Robin Williams in one of my all-time fav flicks (image courtesy of IMDb)

Robin Williams in one of my all-time fav flicks (image courtesy of IMDb)

Well, shoot.

It is awfully hard to believe he is gone.

I am so very sad!!

In a recent Facebook post about his death, Williams’ friend, writer Anne Lamott, shared how sad she is, and also shared how she has always viewed laughter as “carbonated holiness.”

As a fellow depression sufferer, I too have found much-needed upliftment and release through laughter….and often through laughter at Williams’ antics.

He had that rarest of gifts – the vision to perceive exactly where the fine line lies when addressing serious subjects from a lighthearted perspective.

Two of my favorite Robin Williams movies are “Good Morning, Vietnam” and “Good Will Hunting.”

But my current reigning favorite is this six-minute interview clip from 2011.

In the clip, Williams speaks about his work, his life, his kids, his childhood and young adult years, his fame, his addiction, his recovery…..and his fear.

At one point the interviewer asks him what has driven his self-destructive side. He answers in a word: “Fear.”

When asked to elaborate on his fears, he states,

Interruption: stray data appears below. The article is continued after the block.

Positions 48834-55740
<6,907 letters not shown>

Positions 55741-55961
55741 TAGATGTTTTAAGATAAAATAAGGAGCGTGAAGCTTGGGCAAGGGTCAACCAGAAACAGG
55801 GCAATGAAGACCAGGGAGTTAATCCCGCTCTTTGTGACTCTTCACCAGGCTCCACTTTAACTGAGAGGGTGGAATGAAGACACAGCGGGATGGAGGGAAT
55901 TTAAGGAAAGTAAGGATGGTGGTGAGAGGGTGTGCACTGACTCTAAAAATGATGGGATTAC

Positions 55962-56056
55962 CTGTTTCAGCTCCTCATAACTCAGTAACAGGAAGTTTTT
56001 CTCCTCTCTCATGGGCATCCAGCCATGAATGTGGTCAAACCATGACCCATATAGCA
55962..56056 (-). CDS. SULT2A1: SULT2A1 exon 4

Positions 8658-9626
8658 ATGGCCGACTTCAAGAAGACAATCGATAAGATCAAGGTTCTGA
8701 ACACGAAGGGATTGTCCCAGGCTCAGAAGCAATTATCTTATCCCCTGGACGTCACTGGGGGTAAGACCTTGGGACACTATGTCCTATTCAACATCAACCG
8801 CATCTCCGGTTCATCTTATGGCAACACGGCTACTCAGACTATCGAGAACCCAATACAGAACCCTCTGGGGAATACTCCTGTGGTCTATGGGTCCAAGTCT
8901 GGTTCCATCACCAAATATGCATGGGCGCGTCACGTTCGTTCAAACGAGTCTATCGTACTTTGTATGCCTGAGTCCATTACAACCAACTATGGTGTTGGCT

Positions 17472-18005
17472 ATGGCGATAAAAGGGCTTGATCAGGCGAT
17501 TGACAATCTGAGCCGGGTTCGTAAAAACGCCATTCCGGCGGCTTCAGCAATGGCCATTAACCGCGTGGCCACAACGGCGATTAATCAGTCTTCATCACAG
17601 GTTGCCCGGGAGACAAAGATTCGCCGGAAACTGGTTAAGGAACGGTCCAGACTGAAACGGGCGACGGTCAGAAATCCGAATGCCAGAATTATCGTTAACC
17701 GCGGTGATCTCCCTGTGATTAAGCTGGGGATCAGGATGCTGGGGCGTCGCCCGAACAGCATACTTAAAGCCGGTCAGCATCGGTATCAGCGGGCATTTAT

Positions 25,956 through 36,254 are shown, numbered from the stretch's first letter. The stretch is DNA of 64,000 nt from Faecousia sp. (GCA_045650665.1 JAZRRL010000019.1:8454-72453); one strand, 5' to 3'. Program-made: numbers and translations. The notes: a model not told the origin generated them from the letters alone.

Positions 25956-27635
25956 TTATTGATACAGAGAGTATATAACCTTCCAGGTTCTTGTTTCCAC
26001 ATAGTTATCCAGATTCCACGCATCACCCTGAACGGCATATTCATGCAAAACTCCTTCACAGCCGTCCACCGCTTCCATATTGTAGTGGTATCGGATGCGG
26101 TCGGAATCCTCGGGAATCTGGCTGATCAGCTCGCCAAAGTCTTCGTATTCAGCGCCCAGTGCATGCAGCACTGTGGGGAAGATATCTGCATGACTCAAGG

Fear of this business, fear of everything, the idea of being there and then not.

Ahhhh. Yes. I know those fears too. Perhaps we all do.

Near the end of the clip, now age 60, Williams is asked what advice he would give to his 30-year-old self. He doesn’t hesitate to say:

Enjoy. Don’t be running so fast. And that’s it. How much have you loved….that’s a simple question. How much have you loved doing what you do, or loved being with the people. If you can answer that question pretty positively, you’re doing okay. It’s a good life.

Yet somehow, in spite of so much overflowing wisdom, so many experiences, so much success, so very much insight, he is suddenly gone from this world.

Perhaps his parting – and maybe even most significant – gift to all of us is this:

No one who hears Robin’s story will ever take depression lightly, ever again.

For today, I am praying and hoping he is finally freed from fear – and drinking deeply of the “carbonated holiness” he so freely shared with all of us during his time here.

Today’s Takeaway: Do you have a favorite Robin Williams film, quote, or memory? What has his life meant to you?